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Sochi and Crimea Pegged as Future Gambling Zones

Published: July 5, 2014 (Issue # 1818)



  • Analysts suggest Crimea's budget could get a 25 billion ruble ($725 million) boost annually by establishing a gambling zone.
    Photo: Yevgeni Razumny / Vedomosti

The State Duma passed a new law Friday bringing Crimea and, in a surprise move, post-Olympic resort town Sochi into the select group of Russian regions and territories that are allowed to establish gambling zones.

"The creation of a gambling zone in the Republic of Crimea will help attract additional investment in the region, create new jobs and replenish the revenue base of the regional budget," said Anatoly Karpov, first deputy chairman of the Duma's Economic Policy, Innovation Development and Entrepreneurship Committee, ITAR-Tass reported.

The Russian government essentially outlawed gambling in 2009, restricting it to four designated zones throughout Russia, but only one, the Azov-City gambling complex on the border of the Krasnodar and Rostov regions, has taken brought its special privilege to fruition. Similar zones in the Kaliningrad region, Primorye region and the republic of Altai are still under construction five years on.

In a surprise move, legislators inserted a clause into the bill during its second reading that allows for the creation of gambling facilities in Sochi, the venue for the Winter Olympic Games earlier this year. The bill stipulates, however, that gambling venues can only be established in Olympic facilities that were bank-rolled by private investors.

Proposals to turn Sochi into a Russian Las Vegas were floated by Sberbank chief German Gref this past winter at a meeting with Prime Minister Dmitry Medvedev, but Medvedev at the time did not support the initiative, Vedomosti reported, citing individuals present at the meeting.

While the government has placed restrictions on where gambling zones can be established in Sochi, the bill gives Crimean authorities full jurisdiction over defining the location and boundaries of gambling areas.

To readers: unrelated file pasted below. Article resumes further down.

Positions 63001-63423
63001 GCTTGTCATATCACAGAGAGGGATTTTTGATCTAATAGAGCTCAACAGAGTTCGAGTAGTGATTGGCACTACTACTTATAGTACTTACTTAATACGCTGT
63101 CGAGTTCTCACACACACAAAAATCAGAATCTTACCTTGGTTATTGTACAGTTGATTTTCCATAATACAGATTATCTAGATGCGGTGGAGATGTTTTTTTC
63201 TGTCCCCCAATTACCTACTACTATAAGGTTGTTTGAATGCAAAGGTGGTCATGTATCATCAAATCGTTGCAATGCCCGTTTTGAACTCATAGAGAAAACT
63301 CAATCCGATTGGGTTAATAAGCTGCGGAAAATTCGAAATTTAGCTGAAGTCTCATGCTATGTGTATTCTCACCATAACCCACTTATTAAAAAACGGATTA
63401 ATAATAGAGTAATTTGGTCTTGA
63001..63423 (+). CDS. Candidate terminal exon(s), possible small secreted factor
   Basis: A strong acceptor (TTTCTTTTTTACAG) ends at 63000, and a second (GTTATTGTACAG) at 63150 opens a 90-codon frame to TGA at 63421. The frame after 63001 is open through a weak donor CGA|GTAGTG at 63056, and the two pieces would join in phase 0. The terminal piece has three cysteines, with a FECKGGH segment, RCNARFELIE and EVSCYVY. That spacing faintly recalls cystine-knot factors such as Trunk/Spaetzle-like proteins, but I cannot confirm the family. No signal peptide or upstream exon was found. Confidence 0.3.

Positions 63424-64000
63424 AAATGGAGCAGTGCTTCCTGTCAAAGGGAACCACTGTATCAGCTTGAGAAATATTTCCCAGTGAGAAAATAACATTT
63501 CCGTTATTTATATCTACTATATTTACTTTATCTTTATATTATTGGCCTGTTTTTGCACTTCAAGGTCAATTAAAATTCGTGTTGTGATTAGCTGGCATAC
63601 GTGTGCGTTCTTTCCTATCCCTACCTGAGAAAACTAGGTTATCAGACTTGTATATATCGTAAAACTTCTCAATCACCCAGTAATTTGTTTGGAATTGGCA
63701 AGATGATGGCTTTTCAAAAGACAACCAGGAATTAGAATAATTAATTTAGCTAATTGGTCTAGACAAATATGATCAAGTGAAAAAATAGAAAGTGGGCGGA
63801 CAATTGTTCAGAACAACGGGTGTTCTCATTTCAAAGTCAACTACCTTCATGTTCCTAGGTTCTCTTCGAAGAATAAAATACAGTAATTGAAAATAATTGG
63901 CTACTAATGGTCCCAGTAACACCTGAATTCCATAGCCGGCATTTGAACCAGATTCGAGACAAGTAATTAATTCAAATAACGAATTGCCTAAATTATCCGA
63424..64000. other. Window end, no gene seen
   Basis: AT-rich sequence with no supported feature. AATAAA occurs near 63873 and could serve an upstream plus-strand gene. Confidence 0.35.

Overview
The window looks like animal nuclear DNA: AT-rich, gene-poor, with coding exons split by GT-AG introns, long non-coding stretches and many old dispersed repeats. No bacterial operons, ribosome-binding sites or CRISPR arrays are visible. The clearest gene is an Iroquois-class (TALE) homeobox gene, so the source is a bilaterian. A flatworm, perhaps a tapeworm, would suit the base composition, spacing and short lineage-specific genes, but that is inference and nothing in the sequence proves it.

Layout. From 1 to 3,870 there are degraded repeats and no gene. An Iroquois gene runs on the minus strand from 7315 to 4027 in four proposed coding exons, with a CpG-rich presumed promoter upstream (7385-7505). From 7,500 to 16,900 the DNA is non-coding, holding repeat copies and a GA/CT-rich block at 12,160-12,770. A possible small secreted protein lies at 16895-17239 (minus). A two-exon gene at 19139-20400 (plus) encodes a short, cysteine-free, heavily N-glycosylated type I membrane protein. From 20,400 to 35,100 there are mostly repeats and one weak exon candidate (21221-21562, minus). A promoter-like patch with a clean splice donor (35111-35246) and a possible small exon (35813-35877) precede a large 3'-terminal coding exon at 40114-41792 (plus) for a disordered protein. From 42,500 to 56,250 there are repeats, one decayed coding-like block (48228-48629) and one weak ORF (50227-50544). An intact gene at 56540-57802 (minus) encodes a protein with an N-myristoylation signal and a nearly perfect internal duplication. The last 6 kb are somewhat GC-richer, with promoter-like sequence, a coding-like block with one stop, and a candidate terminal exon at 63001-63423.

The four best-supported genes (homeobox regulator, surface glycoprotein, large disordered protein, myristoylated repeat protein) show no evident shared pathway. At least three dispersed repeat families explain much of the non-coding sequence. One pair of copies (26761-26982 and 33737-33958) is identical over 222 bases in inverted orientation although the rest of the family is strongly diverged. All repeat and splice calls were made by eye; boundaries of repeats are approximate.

Analysts suggest Crimea's budget could get a 25 billion ruble ($725 million) boost annually by establishing a gambling zone, Itar-Tass quoted Karpov as saying.

"You can expect an increase in the flow of tourists to the region, the development of the hotel business and food service," Karpov said.





 


ALL ABOUT TOWN

Thursday, Nov. 27


The Customs and Transportation Committee for AmCham meets this morning at 9 a.m. in their office on Ulitsa Yakubovicha.


Tickets are still available for local KHL team SKA St. Petersburg’s showdown with Siberian club Metallurg Novokuznetsk tonight at 7:30 p.m. in the Ice Palace outside the Prospekt Bolshevikov metro station. Tickets can be purchased on the team’s website, at the arena box office or in their merchandise store on Nevsky Prospekt.


Celebrate one of Russian literature’s most tragic figures during Blok Days, a two-day celebration of the 134th anniversary of the poet’s birthday. The tragic tenor’s work, which led to writer Maxim Gorky to hail him as Russia’s greatest living poet before his death in 1921, will be recited and meetings and discussions about his contributions to the Silver Age of literature in St. Petersburg will be discussed in the confines of his former residence.



Friday, Nov. 28


Join table game aficionados at the British Book Center’s Board Game Evening. Held every Friday at 5 p.m., aficionados and amateurs alike can come take part in a variety of different games that test one’s intellect and cunning.



Saturday, Nov. 29


Cats, dogs, birds, rodents and reptiles are just some of the things that will walk and crawl at Lenexpo convention center this weekend as part of Zooshow, a two-day exhibition featuring not only man’s best friends but a four-legged fashion show, as well as a food fair that will help pet owners find out more about which kibbles are best for their hungry pets.



Sunday, Nov. 30


Remember the 75th anniversary of the beginning of the Russo-Finnish war in 1939 during today’s reenactment titled “Winter War: How it Was.” More than 200 people will take part in recreating the opening salvoes of the battle for the north in Kamenka, a small village situated between Vyborg and St. Petersburg, using authentic equipment and vintage vehicles from the era. The faux battle begins at 2 p.m.



Monday, Dec. 1


Serbia filmmaker Emir Kusturica is the featured guest this evening at the Lensovet Palace of Culture the Petrograd Side. Fans of the director will get the chance to watch his movie “Black Cat, White Cat,” as well as ask questions about his award-winning filmography. Tickets for the event, which starts at 7 p.m., start at 2,000 rubles ($42.50).



Tuesday, Dec. 2


Today is the final day of “Takoy Festival,” a three-week program of plays based on the works of Dostoevsky, Remarque and other famed European writers, whose work is transcribed for theatrical performances. Tonight’s festival finale is “Fathers and Sons,” a two-act drama staged by the Novosibirsk Academic Drama Theater based on Turgenev’s classic about familial relations.



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